Rhona McAdam, author of the recent Digging the City: An Urban Agriculture Manifesto, will speak about how her food writing affords the opportunity to raise awareness of issues that affect all our lives: “The writing that most interests me has a political component: It seeks to address what the eating public has been deceived about, or at least encouraged not to think about. I think we all need to keep learning about food if we are to survive as healthy people in an increasingly unhealthy world and improve the situation for generations to come…food, after all, is a subject that all of us involve ourselves with at least three times a day!”

McAdam, a panelist on “A Sustainable Feast: The New Food Writing” (1:30 to 3:30), will be joined by Kimberley Veness, editor in chief of Concrete Garden, an environmental magazine by students in the writing department at UVic), and moderator Don Genova, a Vancouver-based food and travel journalist who, among many other activities, teaches a course in food culture at the University of Victoria.

From 3:45 to 5:45 the collaborative conversation continues with “In Our Names: Writers on Child Poverty in BC,” sponsored by the Victoria Writers Festival. Organizer and VWF artistic director Sara Cassidy says “the formidable” Mary Ellen Turpel-Lafond, BC’S Representative for Children and Youth, has been invited to moderate. 

“BC has the second-highest poverty rate in Canada (after Manitoba),” Cassidy reminds me. “We have somehow gotten used to hearing this…How did this happen? What does it mean? What are its costs?” A fiction writer herself, with a new book, Double Play, set for release in March 2013, she states that “Good writing makes us see things anew, lets us feel and allows us to grapple, even stupidly, even against our own resistance, toward understanding.” Panelist Patrick Lane will read from his work, which, says Cassidy, “has been influenced by the tumultuous lives of the working poor, witnessed by him as a boy and as a young father working in BC mills in the 1960s.” Sylvia Olsen, the author of many books that give voice to children living lives exacerbated by racism and poverty, and City of Victoria Butler Book Prize winner Madeline Sonik will complete the panel.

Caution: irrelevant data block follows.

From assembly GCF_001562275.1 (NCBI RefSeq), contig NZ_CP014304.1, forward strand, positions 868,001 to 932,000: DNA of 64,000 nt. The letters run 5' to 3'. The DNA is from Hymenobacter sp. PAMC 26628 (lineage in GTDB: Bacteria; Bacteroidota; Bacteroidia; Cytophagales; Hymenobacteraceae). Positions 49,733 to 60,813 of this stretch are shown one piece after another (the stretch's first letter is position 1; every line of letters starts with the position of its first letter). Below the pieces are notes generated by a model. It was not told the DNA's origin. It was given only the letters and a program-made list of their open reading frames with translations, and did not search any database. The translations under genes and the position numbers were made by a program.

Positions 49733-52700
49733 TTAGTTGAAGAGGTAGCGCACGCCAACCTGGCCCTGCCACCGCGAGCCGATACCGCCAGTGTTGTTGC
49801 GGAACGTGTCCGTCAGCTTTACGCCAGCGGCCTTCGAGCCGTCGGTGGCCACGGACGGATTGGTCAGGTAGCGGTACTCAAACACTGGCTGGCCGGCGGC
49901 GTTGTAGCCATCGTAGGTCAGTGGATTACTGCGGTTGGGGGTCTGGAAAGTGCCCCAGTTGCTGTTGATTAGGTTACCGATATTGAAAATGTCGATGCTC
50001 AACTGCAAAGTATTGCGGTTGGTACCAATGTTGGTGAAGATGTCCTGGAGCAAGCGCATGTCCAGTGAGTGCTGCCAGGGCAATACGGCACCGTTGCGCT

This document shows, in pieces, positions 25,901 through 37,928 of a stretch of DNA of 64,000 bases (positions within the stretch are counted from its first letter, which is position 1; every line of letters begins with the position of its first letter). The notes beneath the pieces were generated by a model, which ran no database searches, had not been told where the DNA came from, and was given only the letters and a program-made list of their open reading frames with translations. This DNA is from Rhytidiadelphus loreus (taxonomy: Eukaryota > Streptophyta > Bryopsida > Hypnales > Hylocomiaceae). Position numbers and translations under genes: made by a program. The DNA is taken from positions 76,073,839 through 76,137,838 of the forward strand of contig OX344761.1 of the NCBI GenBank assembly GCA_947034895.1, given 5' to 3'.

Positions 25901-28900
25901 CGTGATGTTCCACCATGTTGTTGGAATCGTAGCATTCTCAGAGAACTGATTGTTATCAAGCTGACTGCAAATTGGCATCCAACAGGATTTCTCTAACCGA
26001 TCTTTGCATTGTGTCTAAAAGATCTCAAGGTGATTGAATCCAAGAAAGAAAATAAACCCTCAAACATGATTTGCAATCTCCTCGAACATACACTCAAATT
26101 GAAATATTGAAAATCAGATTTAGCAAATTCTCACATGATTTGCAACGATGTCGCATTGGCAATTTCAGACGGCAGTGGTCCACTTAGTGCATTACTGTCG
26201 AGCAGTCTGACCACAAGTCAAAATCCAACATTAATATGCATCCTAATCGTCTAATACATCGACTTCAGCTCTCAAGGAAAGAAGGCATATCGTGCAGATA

Speaking of the value of a communal event like WordsThaw, Cassidy says, “Writers and readers are a community by the book and page and Kindle, but writing and reading are each solitary acts. Readings, literary symposiums and festivals—these are our opportunities to intersect and charge up that community, to plug us all in together at the same time.” 

That’s collaboration. The symposium, with its varying views, is therefore a different way for The Malahat Review, its partners Focus and the Victoria Writers Festival—and the Greater Victoria community—to come at what Rhonda Batchelor calls “issues of being human.”

 

The March 23 symposium will conclude with an evening series of readings by UVic 50th Anniversary writing contest winners Pamela Porter, Laura Kraemer and Katherin Edwards, as well as local authors Bill Gaston, Marilyn Bowering, Lorna Crozier, Lee Henderson and C.P. Boyko. All WordsThaw events take place at the University of Victoria, Human & Social Development Building, Room A240. Cost of passes and other details can be found at www.malahatreview.ca. 

Amy Reiswig recalls a time (after living in Nepal for a year) when fiction seemed like the height of Western self-indulgence. Now she recognizes how fiction can teach empathy and change our ideas, the seeds of action.